I'm sympathetic to the African-American contention that something is often amiss in law enforcement. I don't consider American police forces to be fundamentally racist, but to deny that racism plays any role in law enforcement stretches credibility. I'm not quite as sympathetic, however, when it comes to Muslim terrorism, because almost all international terrorism is committed by people who claim to be Muslim.

    It would be wrong, of course, to leap from this evidence to the conclusion that all Islam is inherently bad: the actual situation makes such a claim ridiculous. We do not, in fact, see 1.3 billion head-choppers and embassy-burners. Most Muslims are average Joes trying to eke out a daily existence-- to sell their wares, finish work at the office, go home and sit with their families. We don't hear from these normal Joes. They don't make the news.

    But one wonders about Muslim attitudes toward the West, toward 9/11, and so on. I just saw a post at The Korea Liberator that includes a survey of Muslim opinions about 9/11. The survey notes that Muslims in many countries-- in some cases, it would appear to be a majority of Muslims in those countries-- actually believe that the 9/11 attacks were perpetrated by the Jews and blamed on Muslims. This is, quite simply, insane. I wish I could put it more diplomatically, but such an attitude is nuts, and it complicates the question of who, exactly, counts as a "moderate" Muslim. That's why, on this blog, I have repeatedly said that "moderate" should be defined in Western terms: a Muslim whose convictions seem moderate from the Muslim point of view might not seem moderate from a Western, non-Muslim point of view.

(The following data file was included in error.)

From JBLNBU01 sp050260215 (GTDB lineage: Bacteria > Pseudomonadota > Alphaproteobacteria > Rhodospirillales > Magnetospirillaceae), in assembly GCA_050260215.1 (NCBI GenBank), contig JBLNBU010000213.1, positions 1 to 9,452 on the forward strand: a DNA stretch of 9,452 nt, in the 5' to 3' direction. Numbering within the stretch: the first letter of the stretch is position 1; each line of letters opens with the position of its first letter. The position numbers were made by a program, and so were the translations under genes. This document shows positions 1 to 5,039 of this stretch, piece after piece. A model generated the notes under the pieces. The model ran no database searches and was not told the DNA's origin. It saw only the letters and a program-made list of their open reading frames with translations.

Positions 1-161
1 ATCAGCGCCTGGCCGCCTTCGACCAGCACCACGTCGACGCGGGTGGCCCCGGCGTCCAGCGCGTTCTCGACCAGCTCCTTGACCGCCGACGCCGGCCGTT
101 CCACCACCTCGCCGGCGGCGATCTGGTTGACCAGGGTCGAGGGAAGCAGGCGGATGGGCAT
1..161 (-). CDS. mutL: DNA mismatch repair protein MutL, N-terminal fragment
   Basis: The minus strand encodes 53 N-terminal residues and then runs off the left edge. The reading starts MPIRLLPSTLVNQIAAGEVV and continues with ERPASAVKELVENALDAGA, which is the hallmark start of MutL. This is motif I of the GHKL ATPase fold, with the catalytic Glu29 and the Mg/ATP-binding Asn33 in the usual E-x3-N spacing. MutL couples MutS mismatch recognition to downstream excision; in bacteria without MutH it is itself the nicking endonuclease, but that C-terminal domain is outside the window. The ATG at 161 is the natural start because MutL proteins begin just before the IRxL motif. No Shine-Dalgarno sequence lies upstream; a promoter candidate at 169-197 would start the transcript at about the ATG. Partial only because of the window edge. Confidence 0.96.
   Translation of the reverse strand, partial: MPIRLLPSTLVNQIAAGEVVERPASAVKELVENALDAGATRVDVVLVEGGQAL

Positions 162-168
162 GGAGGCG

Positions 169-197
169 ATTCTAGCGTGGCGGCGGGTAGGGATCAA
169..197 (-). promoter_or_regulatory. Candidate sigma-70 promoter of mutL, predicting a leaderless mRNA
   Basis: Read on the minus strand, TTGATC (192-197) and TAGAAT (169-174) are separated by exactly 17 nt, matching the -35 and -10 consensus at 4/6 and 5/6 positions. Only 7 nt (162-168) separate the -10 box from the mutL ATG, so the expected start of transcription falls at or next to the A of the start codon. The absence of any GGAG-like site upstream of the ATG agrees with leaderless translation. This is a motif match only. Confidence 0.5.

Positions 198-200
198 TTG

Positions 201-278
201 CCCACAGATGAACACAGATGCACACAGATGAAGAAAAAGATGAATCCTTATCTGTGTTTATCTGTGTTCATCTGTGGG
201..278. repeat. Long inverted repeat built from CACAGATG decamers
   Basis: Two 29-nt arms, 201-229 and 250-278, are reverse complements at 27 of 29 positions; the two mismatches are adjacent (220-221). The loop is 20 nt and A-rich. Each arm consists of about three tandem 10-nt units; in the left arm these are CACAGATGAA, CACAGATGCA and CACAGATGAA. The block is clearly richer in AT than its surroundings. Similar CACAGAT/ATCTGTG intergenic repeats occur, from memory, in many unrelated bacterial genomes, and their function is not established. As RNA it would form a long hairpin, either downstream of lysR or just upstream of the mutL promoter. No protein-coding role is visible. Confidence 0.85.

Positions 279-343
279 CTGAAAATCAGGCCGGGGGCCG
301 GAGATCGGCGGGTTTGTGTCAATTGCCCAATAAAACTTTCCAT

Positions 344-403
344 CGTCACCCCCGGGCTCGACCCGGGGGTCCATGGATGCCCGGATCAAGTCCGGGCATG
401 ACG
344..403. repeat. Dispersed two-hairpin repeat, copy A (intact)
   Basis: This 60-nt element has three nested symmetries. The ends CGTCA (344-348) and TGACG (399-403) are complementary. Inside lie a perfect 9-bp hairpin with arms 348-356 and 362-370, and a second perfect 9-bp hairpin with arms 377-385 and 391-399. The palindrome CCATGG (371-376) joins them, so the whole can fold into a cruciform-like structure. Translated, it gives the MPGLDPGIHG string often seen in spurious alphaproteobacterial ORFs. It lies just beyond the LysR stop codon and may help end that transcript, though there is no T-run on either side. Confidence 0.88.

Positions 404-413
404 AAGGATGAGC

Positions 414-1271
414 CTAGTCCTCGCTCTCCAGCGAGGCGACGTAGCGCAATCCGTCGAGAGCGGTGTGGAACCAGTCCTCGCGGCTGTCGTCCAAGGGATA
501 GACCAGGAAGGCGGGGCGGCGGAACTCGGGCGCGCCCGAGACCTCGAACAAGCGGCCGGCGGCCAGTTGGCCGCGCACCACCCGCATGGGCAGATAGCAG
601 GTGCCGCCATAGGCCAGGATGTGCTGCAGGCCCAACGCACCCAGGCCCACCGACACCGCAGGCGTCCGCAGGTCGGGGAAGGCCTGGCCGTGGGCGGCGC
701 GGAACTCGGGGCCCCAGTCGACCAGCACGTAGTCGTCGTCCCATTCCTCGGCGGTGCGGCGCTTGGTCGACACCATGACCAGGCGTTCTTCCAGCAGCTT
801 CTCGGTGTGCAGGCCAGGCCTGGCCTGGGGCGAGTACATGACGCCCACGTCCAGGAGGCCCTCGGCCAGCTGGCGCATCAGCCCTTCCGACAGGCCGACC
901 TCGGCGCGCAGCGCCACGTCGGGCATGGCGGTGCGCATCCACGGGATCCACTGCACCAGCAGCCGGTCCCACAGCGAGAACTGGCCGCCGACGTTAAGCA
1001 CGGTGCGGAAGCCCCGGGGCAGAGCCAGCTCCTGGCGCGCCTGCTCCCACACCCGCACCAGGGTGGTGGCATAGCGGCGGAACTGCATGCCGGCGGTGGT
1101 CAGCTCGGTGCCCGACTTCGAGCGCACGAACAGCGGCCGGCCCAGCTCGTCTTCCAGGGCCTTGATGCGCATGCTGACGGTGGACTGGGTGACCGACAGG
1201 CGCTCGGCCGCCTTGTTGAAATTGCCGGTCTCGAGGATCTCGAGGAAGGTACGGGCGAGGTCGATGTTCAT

The news isn't filled with accounts of international terrorism by Jews, Hindus, Christians, Taoists, Zoroastrians, or Buddhists. It's Muslims, unfortunately, who make the news. Of course, most of these other religions cannot claim to be trouble-free today: there are Christian conflicts in Ireland, for example; there are Hindu/Buddhist conflicts in Sri Lanka. But none of these problems is global; all are local, confined to a given region. Masses of Hindus in India are not volunteering to cross the ocean to die on behalf of their Tamil Hindu brothers. American Catholics and Protestants are not lining up to settle scores in Northern Ireland. Only with Islam are we dealing with a truly global problem, and this cannot be papered over.

    The phrase "Islam's bloody borders" is commonly heard in two prominent circles: political science and religious studies.* It's something of an understatement to claim that, (1) where the Muslim demographic dominates, there is often violent conflict with other demographics, and (2) where a large Muslim community comes in contact with a non-Muslim community across a political or cultural border, there is violence. Nigeria is a painful case in point, but we could also cite India/Pakistan, Russia/Chechnya, and so on.